It was time.

One by one, David Bowie’s band started entering the stage. People whose names are usually forgotten were cheered loudly as they took their positions. There was a long pause from when the last one picked up their instrument until David walked out on stage, to deafening cheers and whistles. Without missing a single beat, they jumped right into what appears to be the opening song on the tour, “Rebel Rebel”.

It was amazing. For the next two hours, David and his band flipped around over 35 years of music, switching from songs from his new album, to songs from his first, and almost every album in between. Ones you never heard of, ones that you heard yesterday, and ones that were great almost a generation ago. All but two or three, I knew or at least had heard once before.

David Bowie isn’t just a singer-songwriter. He’s a performer. When he’s just singing, he’s acting. He’s making love to the audience because he wants to draw them into his world. For two hours, that’s precisely what happened. You were absorbed by his energy (I can only hope to look like him when I’m 57 years old), his passion, and his presence. He commanded without even having to really try.

“Reality”, “New Killer Star”, “Fame”, “Under Pressure” (David’s bassist sings Freddie Mercury’s part amazingly well), “Life on Mars?”, “Ashes to Ashes”, “Heroes”, “I’m Afraid of Americans” (which got a huge boost from the audience), “Ziggy Stardust”, and many others were all readily cheered. It was, without a doubt, one of the loudest concerts I’d been to — and not because of the band. (My ears are ringing, but I’ve been to louder, and much worse, concerts.)

Early in the show, David decided that we’d done such a good job singing “All The Young Dudes”, that we could sing “China Girl” without him. The band started playing, but when the singing should have started, there wasn’t a peep from the audience (at least that you could hear). Bowie looked quite disgusted. He stopped the band, walked up to the mike, and announced:

“That was fucking tragic.”

He laughed with the rest of us, and then restarted the song, this time taking lead of the vocals. He seemed to like the audience participation. During his 5-6 song encore (I’m not sure exactly how many songs he did), he played a personal favourite: “Suffragette City”. There’s just nothing quite like hearing 13-odd thousand people all screaming: “Wham, bam, thank you, ma’am!” at the top of their lungs.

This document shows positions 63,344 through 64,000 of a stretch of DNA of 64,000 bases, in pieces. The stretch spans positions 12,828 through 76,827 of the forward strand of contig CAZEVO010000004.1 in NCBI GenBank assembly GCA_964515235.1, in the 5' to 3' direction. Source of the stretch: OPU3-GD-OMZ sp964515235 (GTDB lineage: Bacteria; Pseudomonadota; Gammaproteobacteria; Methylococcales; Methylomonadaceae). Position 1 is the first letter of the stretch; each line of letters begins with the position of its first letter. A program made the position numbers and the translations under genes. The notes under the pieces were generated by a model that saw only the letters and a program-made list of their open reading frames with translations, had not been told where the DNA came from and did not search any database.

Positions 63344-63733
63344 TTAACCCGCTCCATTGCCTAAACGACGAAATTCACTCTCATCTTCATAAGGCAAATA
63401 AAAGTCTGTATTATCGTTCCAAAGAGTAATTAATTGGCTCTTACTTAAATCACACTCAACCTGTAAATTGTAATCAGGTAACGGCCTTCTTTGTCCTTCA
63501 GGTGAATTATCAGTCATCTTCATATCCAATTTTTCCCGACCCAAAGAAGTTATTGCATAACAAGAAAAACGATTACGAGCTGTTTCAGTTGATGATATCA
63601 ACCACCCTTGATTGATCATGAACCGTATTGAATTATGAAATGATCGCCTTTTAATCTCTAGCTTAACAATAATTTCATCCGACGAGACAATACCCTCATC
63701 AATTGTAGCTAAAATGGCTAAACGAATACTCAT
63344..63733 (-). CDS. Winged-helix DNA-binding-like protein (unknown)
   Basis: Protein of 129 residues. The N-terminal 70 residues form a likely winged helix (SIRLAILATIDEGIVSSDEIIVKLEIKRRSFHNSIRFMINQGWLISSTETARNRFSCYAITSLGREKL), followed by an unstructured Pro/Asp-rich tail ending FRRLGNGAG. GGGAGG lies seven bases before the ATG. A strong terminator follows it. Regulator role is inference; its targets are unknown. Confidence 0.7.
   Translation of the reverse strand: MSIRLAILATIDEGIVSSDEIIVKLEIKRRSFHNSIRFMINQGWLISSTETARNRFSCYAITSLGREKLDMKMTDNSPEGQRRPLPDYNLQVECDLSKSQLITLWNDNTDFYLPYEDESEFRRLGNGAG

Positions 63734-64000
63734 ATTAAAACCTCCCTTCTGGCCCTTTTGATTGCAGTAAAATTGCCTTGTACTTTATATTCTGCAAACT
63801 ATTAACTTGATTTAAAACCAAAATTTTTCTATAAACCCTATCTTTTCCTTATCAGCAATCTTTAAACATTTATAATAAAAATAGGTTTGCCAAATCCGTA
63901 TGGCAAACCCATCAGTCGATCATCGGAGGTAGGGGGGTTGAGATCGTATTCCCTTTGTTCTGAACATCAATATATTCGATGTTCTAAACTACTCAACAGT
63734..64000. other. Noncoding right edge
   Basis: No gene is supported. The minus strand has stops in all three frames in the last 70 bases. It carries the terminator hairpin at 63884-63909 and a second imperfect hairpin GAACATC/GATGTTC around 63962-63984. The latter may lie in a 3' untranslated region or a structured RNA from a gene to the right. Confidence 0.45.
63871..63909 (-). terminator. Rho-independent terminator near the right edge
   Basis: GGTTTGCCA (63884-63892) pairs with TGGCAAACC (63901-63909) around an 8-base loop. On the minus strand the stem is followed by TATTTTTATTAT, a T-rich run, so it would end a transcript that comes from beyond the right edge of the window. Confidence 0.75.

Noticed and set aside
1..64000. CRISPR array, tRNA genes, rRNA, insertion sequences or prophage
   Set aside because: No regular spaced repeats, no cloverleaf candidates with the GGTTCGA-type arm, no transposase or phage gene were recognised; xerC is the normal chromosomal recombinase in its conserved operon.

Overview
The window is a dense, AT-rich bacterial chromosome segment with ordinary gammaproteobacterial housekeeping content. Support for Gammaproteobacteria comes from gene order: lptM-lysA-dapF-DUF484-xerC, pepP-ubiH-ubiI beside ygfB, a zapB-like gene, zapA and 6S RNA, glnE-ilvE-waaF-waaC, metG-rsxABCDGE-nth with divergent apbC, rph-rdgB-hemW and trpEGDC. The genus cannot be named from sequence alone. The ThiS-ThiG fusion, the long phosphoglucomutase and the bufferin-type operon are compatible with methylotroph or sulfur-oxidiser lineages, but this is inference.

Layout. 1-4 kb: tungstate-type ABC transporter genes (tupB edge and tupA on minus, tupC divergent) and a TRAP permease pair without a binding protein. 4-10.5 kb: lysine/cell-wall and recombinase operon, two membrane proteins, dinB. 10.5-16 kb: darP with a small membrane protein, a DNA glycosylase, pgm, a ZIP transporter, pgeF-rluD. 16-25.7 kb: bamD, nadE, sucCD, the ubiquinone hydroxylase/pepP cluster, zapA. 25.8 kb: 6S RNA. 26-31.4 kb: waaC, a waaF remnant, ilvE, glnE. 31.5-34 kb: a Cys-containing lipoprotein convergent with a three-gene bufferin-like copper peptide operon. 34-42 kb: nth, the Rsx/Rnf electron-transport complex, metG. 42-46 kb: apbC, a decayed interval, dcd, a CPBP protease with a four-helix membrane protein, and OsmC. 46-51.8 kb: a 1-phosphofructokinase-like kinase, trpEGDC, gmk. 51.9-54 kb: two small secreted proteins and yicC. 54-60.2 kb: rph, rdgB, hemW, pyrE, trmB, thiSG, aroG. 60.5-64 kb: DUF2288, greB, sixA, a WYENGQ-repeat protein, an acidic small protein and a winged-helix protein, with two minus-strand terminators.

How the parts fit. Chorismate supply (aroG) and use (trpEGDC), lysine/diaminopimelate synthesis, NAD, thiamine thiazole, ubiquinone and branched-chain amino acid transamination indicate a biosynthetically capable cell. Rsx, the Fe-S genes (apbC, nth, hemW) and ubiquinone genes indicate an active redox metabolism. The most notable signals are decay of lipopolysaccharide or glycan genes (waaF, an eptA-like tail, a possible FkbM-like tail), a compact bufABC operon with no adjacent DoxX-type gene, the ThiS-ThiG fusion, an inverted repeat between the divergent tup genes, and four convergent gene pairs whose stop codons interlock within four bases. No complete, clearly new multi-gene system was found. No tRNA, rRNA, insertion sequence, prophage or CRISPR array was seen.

There were two songs that I’d wanted to hear: “Space Oddity” and my personal favourite, “Modern Love”. According to his website, however, those songs haven’t appeared on any of his play lists. *Sigh* Well, if nothing else, it just gives me an excuse to see him the next time he’s anywhere in the area … which means most of this section of North America, of course.

When the house lights came back on, it was hard to believe it was over. The energy had been amazing — we could have easily listened for another two hours. But it was almost 23:00, and time for most people to go home. (Some of us have to work tomorrow.)

Tonight, David Bowie rocked Calgary. I can’t wait for the return of the Thin White Duke.

2 Replies to “David Bowie Plays the Calgary Saddledome”

  1. With yesterday’s sad news, and my mom and I feeling nostalgic, I started googling around for videos of/write-ups on the Bowie show we went to at the Saddledome during what was now his last tour, and stumbled across your post. Loved reading your description, especially since it was written so fresh after the concert! Stirred up a lot of great memories. I’ll always remember the mumbled attempts of the audience to sing China Girl and Bowie’s hilarious response of “That was fucking tragic.” Great sense of humour, amazing performer and incredible person. Glad we got to see him once. Thanks for the post!